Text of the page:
Science - January 27, 2005

Warning system for poison in shellfish

The Netherlands Institute for Fisheries Research (Rivo) will develop an early warning method for poisons in crustaceans together with Rikilt and ten other European partners.

This is one of the activities within the recently started Biotox project, financed by the EU to the tune of 5.5 million euros. Shellfish such as mussels and oysters are already checked regularly for the presence of toxins caused by algae. The poison biotoxin causes diarrhoea, but can also lead to paralysis, memory loss and even death. A number of people died from biotoxin poisoning in Canada a few years ago.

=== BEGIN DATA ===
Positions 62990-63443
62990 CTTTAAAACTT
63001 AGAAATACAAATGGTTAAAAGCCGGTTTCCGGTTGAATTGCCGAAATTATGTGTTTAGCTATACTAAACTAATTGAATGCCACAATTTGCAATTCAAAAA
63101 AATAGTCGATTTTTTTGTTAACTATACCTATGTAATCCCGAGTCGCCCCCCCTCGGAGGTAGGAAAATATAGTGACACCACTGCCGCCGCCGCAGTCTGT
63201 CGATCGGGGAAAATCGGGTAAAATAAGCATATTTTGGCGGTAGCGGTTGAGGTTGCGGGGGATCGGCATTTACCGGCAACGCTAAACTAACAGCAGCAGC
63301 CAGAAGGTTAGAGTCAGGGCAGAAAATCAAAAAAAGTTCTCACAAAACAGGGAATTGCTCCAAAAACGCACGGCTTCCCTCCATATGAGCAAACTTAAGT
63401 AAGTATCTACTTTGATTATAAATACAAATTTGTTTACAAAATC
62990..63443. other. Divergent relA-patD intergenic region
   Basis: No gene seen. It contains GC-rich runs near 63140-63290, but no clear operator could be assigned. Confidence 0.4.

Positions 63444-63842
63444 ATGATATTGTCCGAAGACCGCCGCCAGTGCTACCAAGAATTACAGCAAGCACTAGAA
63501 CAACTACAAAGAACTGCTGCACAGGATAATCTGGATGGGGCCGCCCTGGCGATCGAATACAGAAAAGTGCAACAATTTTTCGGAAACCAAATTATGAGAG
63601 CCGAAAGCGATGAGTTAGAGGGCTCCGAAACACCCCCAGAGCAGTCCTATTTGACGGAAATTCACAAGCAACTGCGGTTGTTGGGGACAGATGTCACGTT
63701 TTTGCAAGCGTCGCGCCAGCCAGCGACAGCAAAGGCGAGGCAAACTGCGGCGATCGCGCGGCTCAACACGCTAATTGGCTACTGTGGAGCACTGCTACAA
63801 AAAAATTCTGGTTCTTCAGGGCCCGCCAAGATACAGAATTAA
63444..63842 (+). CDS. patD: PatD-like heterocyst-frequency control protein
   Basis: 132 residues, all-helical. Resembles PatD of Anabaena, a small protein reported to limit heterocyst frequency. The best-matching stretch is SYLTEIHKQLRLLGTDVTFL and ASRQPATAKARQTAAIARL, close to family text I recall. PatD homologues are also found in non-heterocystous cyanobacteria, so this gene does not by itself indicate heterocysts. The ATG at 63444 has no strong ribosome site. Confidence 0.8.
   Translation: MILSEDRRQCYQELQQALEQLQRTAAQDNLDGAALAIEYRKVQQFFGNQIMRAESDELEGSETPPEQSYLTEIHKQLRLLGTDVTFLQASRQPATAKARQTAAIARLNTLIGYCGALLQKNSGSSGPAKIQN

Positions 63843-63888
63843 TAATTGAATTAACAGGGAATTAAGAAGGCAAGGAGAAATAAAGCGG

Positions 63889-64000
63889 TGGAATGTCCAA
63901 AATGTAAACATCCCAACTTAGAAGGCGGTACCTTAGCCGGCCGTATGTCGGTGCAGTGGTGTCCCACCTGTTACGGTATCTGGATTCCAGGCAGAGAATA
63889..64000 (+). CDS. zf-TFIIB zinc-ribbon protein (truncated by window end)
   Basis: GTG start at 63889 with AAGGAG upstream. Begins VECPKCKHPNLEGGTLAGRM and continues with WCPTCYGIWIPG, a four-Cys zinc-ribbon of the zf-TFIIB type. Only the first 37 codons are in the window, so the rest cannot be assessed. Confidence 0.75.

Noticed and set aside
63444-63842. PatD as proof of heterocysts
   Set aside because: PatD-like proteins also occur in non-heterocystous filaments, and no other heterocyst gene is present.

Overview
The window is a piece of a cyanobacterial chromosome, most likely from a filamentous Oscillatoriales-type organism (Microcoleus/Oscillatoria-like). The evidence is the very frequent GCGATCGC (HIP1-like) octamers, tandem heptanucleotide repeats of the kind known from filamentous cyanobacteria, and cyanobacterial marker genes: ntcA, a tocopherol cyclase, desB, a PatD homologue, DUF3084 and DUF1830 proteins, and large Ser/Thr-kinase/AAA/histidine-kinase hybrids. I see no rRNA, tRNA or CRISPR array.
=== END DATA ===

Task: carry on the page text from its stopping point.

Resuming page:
The Animal Sciences Group fisheries researchers want to develop a warning system based on gene expression so that the poisons in algae can be detected before they get into shellfish. At present Rivo and Rikilt check shellfish on a weekly basis. Areas of shellfish where poisons are suspected are closed until the poisons have disappeared. Checks are not only carried out through microscopic checks on algae, but also by feeding the shellfish to rats. The new project will make it no longer necessary to use rats and will also result in much more precise chemical measurements. / HB

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